First Study of Microplastics in Rivers

  • Author: Marek Czykanski
  • Published: 26 December 2015
  • Copyright: Wiley-VCH Verlag GmbH & Co. KGaA, Weinheim
  • Source / Publisher: Scientific Reports/Nature Publishing Group
thumbnail image: First Study of Microplastics in Rivers

Microplastics result from fragmentation of plastic debris or are released to the environment as pre-production pellets or components of consumer and industrial products. Fragments < 5 mm are ingested by many organisms and are a threat to the aquatic fauna. Microplastics also contain many chemical additives such as antioxidants, processing chemicals, colorants, and pigments and adsorb hydrophobic contaminants from the surroundings. Although as much as 80 % of marine debris originates from land, worldwide, no river has so far been studied for the surface microplastics load over its length.


The North Sea is highly polluted with microplastics, and large rivers such as Thames and Rhine contribute to this pollution. The Rhine, one of the largest European rivers, enters the North Sea through the Rhine-Meuse Delta near Rotterdam, The Netherlands.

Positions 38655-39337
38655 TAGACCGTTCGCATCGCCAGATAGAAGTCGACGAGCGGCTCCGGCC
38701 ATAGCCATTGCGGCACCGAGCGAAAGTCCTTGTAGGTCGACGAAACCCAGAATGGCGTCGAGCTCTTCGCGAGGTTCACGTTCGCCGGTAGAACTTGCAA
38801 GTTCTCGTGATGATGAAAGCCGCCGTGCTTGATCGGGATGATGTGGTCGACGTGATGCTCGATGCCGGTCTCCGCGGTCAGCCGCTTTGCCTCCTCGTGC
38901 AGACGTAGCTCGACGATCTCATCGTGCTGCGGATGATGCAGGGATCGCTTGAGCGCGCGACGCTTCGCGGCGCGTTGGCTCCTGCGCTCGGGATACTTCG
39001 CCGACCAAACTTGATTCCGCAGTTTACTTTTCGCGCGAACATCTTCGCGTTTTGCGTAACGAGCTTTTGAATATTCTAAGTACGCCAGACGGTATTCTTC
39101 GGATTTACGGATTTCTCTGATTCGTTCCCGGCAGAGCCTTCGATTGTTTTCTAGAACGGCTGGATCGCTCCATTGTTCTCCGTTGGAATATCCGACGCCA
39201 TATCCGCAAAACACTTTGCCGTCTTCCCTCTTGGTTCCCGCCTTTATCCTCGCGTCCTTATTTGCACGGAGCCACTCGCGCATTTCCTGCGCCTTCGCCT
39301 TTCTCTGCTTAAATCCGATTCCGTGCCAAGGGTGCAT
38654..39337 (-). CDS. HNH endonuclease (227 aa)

Patricia Holm, University of Basel, Switzerland, and colleagues provide a first investigation of floating microplastics particles along the Rhine with respect to the quantity along the 820 km stretch between Basel and Rotterdam and their distribution along and across the river.

Microplastics were found in all samples, with 892,777 particles km−2 on average. In the Rhine-Ruhr metropolitan area, a peak concentration of 3.9 million particles km−2 was measured.

Most frequently, the researchers found mikroplastic in the form of small balls, as well as fragments and fibers. The latter are released, for example, from fleece fabrics. Among the types of plastic, polyethylene, polypropylene, and polystyrene are most strongly represented.


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